I remember the first meeting I attended of a support group. My mother set it up, told me where to go and when to get there. What was so surprising to me was the fact that the location of the meeting was a place I passed every school day. I was to go up the stairs and wait for 4:00. I was told to sit there, don’t talk to no one till Rev. Mike come in and introduce himself. So I did. I had no idea why I was there but my mom said, “You need to meet others who have something in common with you.”
A man, young, good-looking with a big round afro walked in and sat down. He checked his watch; constantly. While we waited for 4:00 other kids came in, some alone, some with another teens. One came in with an old lady, maybe a grandmother. Big round afro said, “Mam, this meeting is for teens and pre teens, so they are at ease, relaxed. You can come back at 6.” Grandma left looking angry. When the time came big round afro stood up and said, ” I am Michael ___. You will call me Rev. ___ or Rev. Mike. I like Rev. Mike.”
Rev. Mike? I did not know Reverends came that young. Are you allowed to be a Reverend when you that fine? These were my thoughts and I was only 15. “We are all going to introduce ourselves and we are going to tell the group about our parents. I’ll start.” Rev. Mike’s mother loved to drink. His grandmother raised him and his father spent a lot of time with him when he was a boy. The next person was Trisha. Trisha’s father came home every Friday right after work. He drank from Friday night to Sunday night and went to work Monday afternoon still drunk from Sunday night. He was sober Monday night thru Thursday and the cycle repeated itself every Friday night. Every weekend something weird happened in that house.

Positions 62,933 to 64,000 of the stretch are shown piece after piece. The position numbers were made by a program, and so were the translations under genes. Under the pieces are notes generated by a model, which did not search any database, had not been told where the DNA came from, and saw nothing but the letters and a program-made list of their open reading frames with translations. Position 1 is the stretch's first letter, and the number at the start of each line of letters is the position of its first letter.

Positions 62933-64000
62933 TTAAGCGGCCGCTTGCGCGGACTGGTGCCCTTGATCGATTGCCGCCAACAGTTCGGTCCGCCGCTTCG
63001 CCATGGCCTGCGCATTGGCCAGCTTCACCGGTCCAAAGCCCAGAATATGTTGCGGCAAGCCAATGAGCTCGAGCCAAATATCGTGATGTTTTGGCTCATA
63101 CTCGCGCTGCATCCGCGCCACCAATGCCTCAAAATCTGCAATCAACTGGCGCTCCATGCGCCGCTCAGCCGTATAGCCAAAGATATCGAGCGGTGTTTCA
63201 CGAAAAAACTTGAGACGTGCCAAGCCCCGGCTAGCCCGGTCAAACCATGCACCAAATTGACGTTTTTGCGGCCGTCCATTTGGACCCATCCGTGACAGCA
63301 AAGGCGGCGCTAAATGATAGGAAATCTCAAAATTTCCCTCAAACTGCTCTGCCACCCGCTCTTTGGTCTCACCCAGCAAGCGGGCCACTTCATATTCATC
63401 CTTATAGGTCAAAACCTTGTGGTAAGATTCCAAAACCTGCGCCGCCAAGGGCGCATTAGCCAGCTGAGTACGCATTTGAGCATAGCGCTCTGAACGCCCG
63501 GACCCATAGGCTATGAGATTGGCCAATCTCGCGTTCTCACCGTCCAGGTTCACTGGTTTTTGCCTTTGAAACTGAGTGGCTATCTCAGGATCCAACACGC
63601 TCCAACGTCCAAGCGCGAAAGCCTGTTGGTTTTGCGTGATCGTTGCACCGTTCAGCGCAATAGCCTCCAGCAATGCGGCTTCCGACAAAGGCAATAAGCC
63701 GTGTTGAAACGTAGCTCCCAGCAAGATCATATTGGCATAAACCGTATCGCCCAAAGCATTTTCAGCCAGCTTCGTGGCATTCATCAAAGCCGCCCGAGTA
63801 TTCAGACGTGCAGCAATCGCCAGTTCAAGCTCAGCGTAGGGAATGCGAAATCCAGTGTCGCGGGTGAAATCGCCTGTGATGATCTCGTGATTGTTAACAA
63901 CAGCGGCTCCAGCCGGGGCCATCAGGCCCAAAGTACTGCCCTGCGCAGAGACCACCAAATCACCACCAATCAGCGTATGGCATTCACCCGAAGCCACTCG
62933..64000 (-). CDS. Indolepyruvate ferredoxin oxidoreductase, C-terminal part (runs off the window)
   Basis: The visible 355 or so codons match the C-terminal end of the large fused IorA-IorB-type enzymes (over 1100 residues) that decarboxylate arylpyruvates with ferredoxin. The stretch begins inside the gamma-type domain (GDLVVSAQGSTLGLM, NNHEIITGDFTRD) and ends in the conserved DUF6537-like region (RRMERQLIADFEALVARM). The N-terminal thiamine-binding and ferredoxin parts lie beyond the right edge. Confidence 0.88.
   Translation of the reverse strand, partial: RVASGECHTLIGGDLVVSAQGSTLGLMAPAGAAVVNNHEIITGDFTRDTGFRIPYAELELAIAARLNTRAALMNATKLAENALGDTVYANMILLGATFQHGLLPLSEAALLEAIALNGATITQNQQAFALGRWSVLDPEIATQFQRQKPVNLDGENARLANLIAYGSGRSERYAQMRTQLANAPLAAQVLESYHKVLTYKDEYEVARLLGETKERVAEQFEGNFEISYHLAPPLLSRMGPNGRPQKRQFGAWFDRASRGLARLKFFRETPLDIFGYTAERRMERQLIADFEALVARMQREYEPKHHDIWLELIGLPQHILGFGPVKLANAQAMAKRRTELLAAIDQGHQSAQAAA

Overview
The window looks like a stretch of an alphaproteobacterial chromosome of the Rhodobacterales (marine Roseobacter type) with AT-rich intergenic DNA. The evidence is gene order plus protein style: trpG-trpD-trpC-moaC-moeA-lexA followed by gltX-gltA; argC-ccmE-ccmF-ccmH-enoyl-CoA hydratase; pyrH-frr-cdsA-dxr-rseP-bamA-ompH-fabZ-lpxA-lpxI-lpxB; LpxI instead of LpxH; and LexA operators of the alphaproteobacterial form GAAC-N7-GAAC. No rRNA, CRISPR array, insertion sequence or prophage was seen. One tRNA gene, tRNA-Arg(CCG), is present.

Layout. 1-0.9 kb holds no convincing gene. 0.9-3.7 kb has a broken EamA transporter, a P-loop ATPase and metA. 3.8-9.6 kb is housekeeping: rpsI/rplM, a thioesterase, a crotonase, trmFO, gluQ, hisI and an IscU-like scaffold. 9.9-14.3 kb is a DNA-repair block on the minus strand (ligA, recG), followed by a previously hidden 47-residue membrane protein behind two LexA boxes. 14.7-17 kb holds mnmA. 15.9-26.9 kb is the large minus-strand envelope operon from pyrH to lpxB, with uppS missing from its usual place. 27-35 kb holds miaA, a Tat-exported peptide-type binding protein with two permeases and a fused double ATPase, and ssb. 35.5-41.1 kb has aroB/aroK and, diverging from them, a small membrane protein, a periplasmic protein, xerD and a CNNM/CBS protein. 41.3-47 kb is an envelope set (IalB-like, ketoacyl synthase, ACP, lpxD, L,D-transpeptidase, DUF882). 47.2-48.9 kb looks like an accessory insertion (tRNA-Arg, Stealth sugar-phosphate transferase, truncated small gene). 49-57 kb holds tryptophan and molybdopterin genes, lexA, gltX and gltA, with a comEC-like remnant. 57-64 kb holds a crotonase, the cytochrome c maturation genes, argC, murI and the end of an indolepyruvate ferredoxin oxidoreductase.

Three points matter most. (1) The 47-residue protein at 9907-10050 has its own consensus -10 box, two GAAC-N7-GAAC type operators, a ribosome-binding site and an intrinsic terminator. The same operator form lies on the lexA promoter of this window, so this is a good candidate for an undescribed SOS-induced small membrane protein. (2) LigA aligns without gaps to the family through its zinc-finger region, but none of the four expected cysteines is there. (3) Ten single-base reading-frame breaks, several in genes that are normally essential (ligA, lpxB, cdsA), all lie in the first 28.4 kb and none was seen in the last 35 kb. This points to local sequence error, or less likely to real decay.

When it was my turn I talked about my mother and how great she was. The group just looked at me. “Tell us about your Dad!” Rev. Mike stood waiting. “Yes E tell us about your father.” O there’s nothing to say. I hardly ever see him and when I do he acts crazy. He’s always mad. “And why does he act crazy?” I don’t know. My mother says he’s sick. He’s loud, he always mad and he is crude. But I don’t know what the sickness is. And he always fall asleep on the floor. Rev. Mike says, “E, everyone here has a parent that drink too much. Even me. My mother drank. Do you think your father acts crazy because he drinks? Or he’s drunk?” I thought about it. All I think is that he’s crazy. And he is loud, crude and very embarrassing. But that’s because he is sick. Rev. Mike smiles; the group laughs. He turns to the others, “What’s the most embarrassing thing your drinking parent has done so far?” Everybody has their turn. One hilarious story after another is shared. There was only one sad story and that was Trisha’s father who shot the dog dead because he thought the dog was another rat. It was sad because that dog was Trisha’s best friend but it was funny because when she shared how he told the Chicago Police officer that he killed the rat because rats were endangering his family while 2 officers and the family stood in a circle looking at a dead dog, well that was funny and we all laughed. Even Trisha laughed and she told us her dog was a huge German Shepherd!
The meeting ended and we were told the time and place for the next meeting. I liked that place. Rev. Mike told me to have my mother explain to me my father’s illness. Since my mother sent me to the meeting she should tell me all about Dad’s illness.
My father’s sickness, according to my mother, was alcoholism.
“Say it with me E:AL CO Hall IZ ZUM. That is when you drink, you love to drink and you can not stop drinking. The alcohol completely changes your personality. Only talk about this with the people at the meeting. Don’t go to school and talk about it and PLEASE don’t tell the people at church because it is not a sin, it is an illness.
Because of my AL Anon experience I highly recommend the use of a support group. The facilitators are trained and knowledgeable. A good facilitator will make the meeting a safe space, will set rules, maintain order and simultaneously allow a free flow. The group’s members and the facilitators, based on their experience and training, are qualified to give advice and recommendations within the support group.
Thank you for stopping by 🙂